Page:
Overcoming Excessive Sleepiness After a Traumatic Event

Sleepiness After a Traumatic Event

Though oversleeping following a head injury may become a worry for an injured person and his relatives, the fact is that sleep gives the body a chance to rest and the brain an opportunity to recover. Furthermore, as sleep allows the brain to stockpile more energy, it is crucially required during the healing period following TBI.

It’s remarkable, however, that if oversleeping persists after sustaining a head injury, then post-traumatic hypersomnia can be identified. This may include induced sleepiness during the day and sleeping for more hours than the average 8 hours at night.

In this post, we will explore not only the etiology and contributing factors to post-traumatic hypersomnia but also its benefits when abundant sleep follows head injury and its optimal timing.

How Common Is Excessive Sleepiness After Brain Injury?

Sleep greatly facilitates the healing and repair process within the brain (key to recovery from TBI). This raises a question many will have—do most people sleep more after having a head injury? The simple answer is yes! An increased need for sleep is not at all uncommon when recovering from a head injury.

Typically, the brain uses about 20% of your total energy consumption, which is further increased when the brain starts repairing after it has been inflicted with damage. Therefore, there is a need for ample rest, which is necessary but vital for the brain to recharge its reserves and, indeed, repair itself.

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Sleepiness After a Traumatic Event

Sleeping after TBI

They are sleeping well after TBI confers several other advantages. Much research has shown that good sleep also mainly contributes to learning new things and re-learning physical skills for traumatic brain injury survivors during the rehabilitation period. It can improve arousal and strengthen cognitive functions, including working memory and attention, which most often prove deficient in survivors after their injury.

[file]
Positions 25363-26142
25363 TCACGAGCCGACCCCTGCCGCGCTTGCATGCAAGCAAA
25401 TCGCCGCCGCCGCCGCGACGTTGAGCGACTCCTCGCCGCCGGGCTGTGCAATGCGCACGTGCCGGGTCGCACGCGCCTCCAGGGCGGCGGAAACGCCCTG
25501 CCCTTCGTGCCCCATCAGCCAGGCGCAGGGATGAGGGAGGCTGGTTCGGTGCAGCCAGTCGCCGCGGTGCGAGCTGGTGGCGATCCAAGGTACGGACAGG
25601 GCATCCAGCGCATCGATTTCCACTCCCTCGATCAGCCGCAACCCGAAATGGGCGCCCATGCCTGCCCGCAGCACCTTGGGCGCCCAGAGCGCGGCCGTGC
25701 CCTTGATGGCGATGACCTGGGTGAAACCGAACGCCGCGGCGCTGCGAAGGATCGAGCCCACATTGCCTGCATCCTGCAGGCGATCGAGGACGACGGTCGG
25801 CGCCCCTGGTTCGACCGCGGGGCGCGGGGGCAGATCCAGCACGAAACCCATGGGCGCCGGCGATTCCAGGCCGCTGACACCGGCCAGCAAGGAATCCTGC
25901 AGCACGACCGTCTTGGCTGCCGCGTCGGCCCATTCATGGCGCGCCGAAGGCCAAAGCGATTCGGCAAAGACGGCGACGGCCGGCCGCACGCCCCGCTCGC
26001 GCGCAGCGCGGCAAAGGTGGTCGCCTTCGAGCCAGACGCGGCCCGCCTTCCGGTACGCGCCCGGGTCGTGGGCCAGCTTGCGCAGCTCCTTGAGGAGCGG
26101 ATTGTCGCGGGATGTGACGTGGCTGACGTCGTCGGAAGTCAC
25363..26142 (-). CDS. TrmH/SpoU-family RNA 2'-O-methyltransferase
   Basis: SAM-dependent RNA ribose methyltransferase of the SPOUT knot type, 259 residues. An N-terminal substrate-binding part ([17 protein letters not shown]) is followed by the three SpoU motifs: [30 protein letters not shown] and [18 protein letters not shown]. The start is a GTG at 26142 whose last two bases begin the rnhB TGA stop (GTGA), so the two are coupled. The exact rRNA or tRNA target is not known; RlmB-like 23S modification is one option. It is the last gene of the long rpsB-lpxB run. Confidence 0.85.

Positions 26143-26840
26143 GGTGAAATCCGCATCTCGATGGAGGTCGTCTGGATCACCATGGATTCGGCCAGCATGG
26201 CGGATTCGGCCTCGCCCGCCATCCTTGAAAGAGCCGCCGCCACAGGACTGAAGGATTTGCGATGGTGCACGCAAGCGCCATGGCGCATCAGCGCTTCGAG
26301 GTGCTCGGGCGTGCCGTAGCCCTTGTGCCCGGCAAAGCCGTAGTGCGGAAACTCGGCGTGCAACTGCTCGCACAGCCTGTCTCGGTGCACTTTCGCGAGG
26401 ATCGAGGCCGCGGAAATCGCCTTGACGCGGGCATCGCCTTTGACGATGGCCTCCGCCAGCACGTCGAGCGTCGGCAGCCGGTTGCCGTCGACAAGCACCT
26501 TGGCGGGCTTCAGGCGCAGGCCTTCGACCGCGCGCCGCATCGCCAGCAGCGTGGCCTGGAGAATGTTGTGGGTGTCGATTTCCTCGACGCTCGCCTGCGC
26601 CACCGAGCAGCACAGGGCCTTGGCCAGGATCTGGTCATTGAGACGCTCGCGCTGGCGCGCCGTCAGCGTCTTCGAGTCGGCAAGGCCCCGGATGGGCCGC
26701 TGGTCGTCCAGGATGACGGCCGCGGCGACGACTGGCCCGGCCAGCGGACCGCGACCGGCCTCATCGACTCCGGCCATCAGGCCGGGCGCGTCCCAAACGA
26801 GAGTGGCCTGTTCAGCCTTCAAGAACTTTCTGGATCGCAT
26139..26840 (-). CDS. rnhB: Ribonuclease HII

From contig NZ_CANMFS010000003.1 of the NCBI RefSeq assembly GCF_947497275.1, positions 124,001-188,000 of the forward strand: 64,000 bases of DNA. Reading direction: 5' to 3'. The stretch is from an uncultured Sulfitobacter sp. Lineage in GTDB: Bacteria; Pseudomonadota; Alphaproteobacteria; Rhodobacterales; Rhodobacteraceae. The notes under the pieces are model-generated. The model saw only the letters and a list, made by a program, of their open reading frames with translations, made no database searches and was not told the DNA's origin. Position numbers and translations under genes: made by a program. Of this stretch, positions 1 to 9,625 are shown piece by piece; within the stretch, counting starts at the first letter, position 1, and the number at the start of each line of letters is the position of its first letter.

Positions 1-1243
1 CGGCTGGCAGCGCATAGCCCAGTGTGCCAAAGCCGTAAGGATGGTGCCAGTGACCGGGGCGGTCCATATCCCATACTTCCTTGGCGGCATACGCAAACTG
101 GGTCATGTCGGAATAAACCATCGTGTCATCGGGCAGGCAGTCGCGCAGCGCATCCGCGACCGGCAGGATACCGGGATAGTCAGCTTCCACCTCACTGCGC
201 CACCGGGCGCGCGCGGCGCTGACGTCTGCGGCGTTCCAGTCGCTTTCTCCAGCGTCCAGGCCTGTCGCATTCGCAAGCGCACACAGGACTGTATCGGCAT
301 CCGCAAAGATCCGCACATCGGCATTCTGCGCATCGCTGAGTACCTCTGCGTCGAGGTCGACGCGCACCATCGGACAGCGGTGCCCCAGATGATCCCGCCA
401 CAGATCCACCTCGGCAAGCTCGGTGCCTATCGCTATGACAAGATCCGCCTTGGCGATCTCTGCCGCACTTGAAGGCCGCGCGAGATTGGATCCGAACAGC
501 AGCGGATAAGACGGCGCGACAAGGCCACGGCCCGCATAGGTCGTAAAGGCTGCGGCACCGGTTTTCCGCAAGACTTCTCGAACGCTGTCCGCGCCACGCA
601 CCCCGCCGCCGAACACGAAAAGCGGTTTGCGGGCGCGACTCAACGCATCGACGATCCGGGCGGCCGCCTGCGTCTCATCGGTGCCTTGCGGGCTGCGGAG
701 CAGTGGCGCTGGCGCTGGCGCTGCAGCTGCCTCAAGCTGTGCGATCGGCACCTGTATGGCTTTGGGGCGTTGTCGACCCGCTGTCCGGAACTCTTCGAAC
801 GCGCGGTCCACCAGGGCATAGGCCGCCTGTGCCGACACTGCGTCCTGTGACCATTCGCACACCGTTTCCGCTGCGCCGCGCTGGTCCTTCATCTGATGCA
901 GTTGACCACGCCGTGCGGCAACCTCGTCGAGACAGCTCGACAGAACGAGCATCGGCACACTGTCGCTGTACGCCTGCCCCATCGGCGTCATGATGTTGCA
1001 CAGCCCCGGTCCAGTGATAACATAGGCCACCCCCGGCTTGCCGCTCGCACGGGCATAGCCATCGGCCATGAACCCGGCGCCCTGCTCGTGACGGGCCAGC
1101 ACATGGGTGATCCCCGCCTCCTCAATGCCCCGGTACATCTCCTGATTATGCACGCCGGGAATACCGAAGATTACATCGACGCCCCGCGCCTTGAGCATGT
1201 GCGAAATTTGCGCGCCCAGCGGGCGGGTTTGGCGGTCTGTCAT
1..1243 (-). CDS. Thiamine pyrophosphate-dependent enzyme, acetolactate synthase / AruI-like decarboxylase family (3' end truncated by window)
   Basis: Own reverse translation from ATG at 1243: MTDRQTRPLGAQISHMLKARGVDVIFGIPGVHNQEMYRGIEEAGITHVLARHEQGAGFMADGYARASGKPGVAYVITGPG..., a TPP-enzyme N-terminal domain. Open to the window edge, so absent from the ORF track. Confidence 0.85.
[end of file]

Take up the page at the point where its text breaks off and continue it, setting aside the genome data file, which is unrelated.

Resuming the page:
Essentially, rest is the most essential ingredient in the recovery and repair of brain cells, especially in the recovery phase of TBI. This point leaves one wondering whether it is customary to sleep more than usual after a head injury. Well, the short and simple answer is yes! That precisely means it is normal if TBI survivors undergo more sleep than they routinely acquire before the accident/injury.

The brain naturally uses, on average, around 20% of a person’s total energy expenditure, and that general figure increases when the brain is working to restore its condition after trauma. Getting plenty of rest is not only expected but necessary for the brain to heal itself.

“Sleeping well also does so much more after TBI. For instance, much research has shown that robust sleep supports the ability to learn and remember how to do things—a coveted goal for many TBI rehabilitation patients. Sleep also boosts alertness and enhances the ability of executive functions such as working memory and attention, which often are impaired in survivors of head injury”.

Can One Sleep Too Much after a Brain Injury?

Sleepiness After a Traumatic Event

As we have just learned, sleep provides so many critical benefits for someone who is healing from a Traumatic Brain Injury (TBI). Now you must be wondering, what would count as too much sleep after a head injury?

In short, individuals recuperating from TBI should listen to their bodies and sleep when they feel like it, for however long they’d like. After all, the brain needs as much rest as possible during healing. Sometimes, too much sleep in the daytime or power napping may disrupt your sleep at night.

In this instance, it may be helpful to reduce the time one takes to nap. For instance, a timer can wake you after only half an hour of napping in the afternoon, and that does not interfere with your night’s sleep on subsequent occasions.